Public Classrooms Say Goodbye Textbooks, Hello e-Texts

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Public Classrooms Say Goodbye Textbooks, Hello e-Texts
eTexts are rendering the traditional, paperbound textbooks obsolete. Learn about how public classrooms are transitioning to digital textbooks and the benefits of eTexts.
E-books, some say, are the words of the future. The Kindle, the iPad, and other electronic reading devices are signaling the end of the print era.

Colleges and universities across the country have begun experimenting with using e-textbooks, rather thanprinted textbooks, to deliver course content. Now, the K-12 public school system is getting on the e-text bandwagon too, as several state legislatures make moves to support the use of electronic textbooks in their state’s public schools.
States Move to Adopt Digital Textbooks
In Texas, for example, the legislature adopted a bill in 2009 that provided funds for school districts and charter schools to purchase the technology necessary for e-textbooks. This bill also gave school districts and charter schools the necessary flexibility to adopt e-textbooks instead of traditional textbooks.
The bill also allowed school districts to be reimbursed by the state for 50% of the savings they incurred from the switch from regular textbooks to e-texts. As Texas Senator Jeff Wentworth reports in a guest column for the website My San Antonio, school districts may use the reimbursement they receive from the state to purchase educational technology, such as computers, if they choose.
Twelve schools in the Indianapolis Public School System will soon be foregoing traditional textbooks as well. As the educational technology publication The Journal reports, the twelve schools selected will get to participate in a pilot program in which textbooks are replaced with digital content provided by Discovery Education. Teachers in participating schools will also receive professional development training, and the schools will be provided with the necessary hardware to utilize the new learning medium.
Meanwhile, Detroit public schools recently signed a $40 million deal with Houghton Mifflin Co. to provide their students with Houghton Mifflin’s Learning Village software, as Enterprise Content Management reports. Learning Village is more than just a platform for digitized versions of print textbooks – it is a software system that the Boston Globe describes as an “interactive classroom” that allows teachers to assign homework and measure how well students have learned the material.
California’s governor Arnold Schwarzenegger announced in June 2009 that he will be supporting the adoption of e-textbooks in California schools, which he believes will help save the state money. As the Guardian reported, Schwarzenegger explained his support of e-texts by saying, "Basically kids are feeling as comfortable with their electronic devices as I was with my pencils and crayons. Textbooks are outdated, in my opinion.”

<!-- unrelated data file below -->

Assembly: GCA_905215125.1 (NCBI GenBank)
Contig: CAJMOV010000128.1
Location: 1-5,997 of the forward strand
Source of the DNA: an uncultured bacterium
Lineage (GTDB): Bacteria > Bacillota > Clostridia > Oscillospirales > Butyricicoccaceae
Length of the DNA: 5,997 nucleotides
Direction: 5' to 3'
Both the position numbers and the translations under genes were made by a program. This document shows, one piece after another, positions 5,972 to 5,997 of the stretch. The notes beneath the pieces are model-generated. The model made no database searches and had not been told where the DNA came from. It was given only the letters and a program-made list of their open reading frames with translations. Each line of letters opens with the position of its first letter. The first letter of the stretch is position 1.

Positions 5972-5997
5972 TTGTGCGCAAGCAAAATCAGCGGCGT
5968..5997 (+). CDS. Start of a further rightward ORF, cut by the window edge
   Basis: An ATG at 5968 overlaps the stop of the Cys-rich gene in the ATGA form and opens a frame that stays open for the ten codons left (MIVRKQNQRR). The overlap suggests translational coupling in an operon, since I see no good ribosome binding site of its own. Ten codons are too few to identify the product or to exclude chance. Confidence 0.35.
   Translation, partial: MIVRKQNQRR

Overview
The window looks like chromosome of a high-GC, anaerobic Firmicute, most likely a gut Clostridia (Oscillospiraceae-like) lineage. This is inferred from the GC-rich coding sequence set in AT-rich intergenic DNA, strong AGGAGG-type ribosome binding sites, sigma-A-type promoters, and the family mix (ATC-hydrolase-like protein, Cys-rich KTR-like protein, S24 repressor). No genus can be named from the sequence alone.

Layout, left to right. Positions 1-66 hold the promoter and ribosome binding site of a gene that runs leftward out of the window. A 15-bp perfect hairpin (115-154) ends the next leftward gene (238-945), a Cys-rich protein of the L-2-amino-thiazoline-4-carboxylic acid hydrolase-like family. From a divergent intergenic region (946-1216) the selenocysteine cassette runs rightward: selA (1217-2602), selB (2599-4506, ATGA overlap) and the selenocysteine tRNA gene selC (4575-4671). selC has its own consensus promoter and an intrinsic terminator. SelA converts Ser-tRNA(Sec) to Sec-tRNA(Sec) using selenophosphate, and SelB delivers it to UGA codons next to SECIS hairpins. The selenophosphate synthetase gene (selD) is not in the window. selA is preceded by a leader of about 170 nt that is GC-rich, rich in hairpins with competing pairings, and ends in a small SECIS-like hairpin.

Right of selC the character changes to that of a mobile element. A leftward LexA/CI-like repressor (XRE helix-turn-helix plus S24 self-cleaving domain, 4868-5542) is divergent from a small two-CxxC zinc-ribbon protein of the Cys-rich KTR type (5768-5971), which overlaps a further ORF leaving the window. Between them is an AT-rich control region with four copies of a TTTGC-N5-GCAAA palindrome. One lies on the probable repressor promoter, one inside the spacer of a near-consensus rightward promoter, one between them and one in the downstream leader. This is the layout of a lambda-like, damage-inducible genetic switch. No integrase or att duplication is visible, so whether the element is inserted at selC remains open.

Advantages to Digital Textbooks
Why are so many school districts moving away from print texts and towards e-texts? Digital textbooks offer several advantages over traditional books:
  • Hyperlinking - Digital textbooks can make use of hyperlinks to direct students to sources of more information on a given topic or statement. Like Wikipedia articles, which encourage readers to click from one article to the next to satisfy their innate desire to learn more, digital textbooks can enhance students’ learning by highlighting the connections between various topics and ideas.
  • Updated information - A major advantage that digital textbooks have over print media is their ability to be frequently updated. As an analyst quoted by Enterprise Content Magazine notes, "If even one paragraph is wrong in a hard-copy textbook, the whole thing has to be trashed and reissued. One of the things that people like about digital textbooks is that there's no cost to updating incorrect info."
  • Enhanced learning experience - Digital textbooks are not just words on a screen. They can include video clips, interactive quizzes to test students’ mastery of content, audio clips to help students with foreign languages, and message boards in which students interact with a larger community. These kinds of digital learning experiences are important, educational technology enthusiasts argue, because they mimic the types of experiences that students are engaging in during their free time.
  • Budget-friendly - Digital textbooks may also have the advantage of saving public schools money. Traditional textbooks often have to be replaced because students lose or damage the books, and whole sets of textbooks must frequently be replaced due to the need for updated information. E-books, on the other hand, can be updated with little cost and do not suffer wear and tear from being carted around in students’ backpacks.
Though traditional textbooks can still be found in K-12 classrooms across the country, this may not be the case several decades from now if current trends continue. As the Boston Globe reports, Judie Mathis Johnson, assistant professor in the Technology in Education program at Lesley University, is one of several experts who believe that textbooks are on their way out. Sales are down, and, according to Johnson, “Already, a few school systems have said, ‘We’re locking up the textbooks. We’re only looking at digital products from now on.’ ’’
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